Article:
Gold vs Silver After an Economic Meltdown

Recently several people have talked to me about whether or not to invest in gold or silver as a hedge against inflation. . I know that some feel that precious metals will not retain their value in the future.  So I am not going to give you advise about investments, but I will tell you a bit about gold and silver that you may find helpful.

Gold versus silver.  I know people that have gold coins and they can be a good investment.  However, in a trade situation after a major disruption to the economy, gold may retain a high value and it may be a problem to make an even trade.  If all you have is a one-ounce gold coin, it will be hard to buy a loaf of bread or some fresh vegetables. You will have no way to make change. If you intend to purchase gold coins, buy denominations of 1/10, ¼ and ½ ounce coins.

Me, I prefer junk silver. To help you with your purchases or trades, I have included the following information:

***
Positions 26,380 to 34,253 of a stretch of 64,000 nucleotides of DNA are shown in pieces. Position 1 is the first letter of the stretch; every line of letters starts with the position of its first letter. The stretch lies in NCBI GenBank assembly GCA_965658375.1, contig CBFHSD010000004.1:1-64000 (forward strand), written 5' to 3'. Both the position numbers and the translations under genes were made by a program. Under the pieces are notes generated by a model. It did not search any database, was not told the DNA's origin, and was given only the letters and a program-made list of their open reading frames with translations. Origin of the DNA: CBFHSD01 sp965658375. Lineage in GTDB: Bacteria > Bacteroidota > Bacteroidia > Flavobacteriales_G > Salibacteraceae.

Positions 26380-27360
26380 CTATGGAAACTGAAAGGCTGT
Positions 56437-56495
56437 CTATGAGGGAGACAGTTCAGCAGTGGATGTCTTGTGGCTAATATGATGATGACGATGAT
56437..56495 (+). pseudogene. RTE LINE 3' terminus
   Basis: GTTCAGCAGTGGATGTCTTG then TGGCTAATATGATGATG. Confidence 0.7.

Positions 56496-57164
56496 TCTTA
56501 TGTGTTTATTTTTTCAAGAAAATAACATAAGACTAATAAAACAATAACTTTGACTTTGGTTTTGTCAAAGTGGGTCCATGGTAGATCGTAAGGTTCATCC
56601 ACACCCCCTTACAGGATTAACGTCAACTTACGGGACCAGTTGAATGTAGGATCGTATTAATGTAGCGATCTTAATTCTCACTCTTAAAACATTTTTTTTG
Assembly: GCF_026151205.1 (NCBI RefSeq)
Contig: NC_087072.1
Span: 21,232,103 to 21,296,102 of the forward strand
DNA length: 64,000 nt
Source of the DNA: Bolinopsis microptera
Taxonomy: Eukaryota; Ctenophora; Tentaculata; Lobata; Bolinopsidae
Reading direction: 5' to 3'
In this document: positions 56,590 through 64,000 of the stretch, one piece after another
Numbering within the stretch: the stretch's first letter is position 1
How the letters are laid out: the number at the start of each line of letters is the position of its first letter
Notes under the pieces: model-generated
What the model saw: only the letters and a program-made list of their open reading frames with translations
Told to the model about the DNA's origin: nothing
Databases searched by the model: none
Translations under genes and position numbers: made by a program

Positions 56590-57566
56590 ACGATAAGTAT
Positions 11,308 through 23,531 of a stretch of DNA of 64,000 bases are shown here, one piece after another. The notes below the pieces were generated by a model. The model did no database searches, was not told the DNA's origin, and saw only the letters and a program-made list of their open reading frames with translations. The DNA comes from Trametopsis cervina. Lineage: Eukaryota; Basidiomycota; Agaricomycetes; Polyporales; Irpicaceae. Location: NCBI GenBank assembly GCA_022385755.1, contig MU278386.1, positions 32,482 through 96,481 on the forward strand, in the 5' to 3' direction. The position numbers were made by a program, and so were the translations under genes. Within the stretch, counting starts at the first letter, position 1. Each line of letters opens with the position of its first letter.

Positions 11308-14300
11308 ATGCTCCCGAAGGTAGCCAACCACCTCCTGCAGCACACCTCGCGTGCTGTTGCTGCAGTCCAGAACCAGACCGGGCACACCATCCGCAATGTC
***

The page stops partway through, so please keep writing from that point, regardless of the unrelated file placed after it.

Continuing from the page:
Junk silver generally refers to pre-1965 circulated silver dimes, quarters, and half-dollars that are comprised of 90% silver and 10% copper.  Major coin dealers generally sell these in $1,000 bags.  The $1,000 reflects the face value of the coins (i.e., the legal tender value of the coins).  People refer to the face value because, regardless of the denomination of the coins, $1,000 bags all contain the same amount of silver which is generally 715 troy ounces (the gross weight of these bags are approximately 800 troy ounces or 54.85 pounds).  These bags are also available in $500 and $250 bags.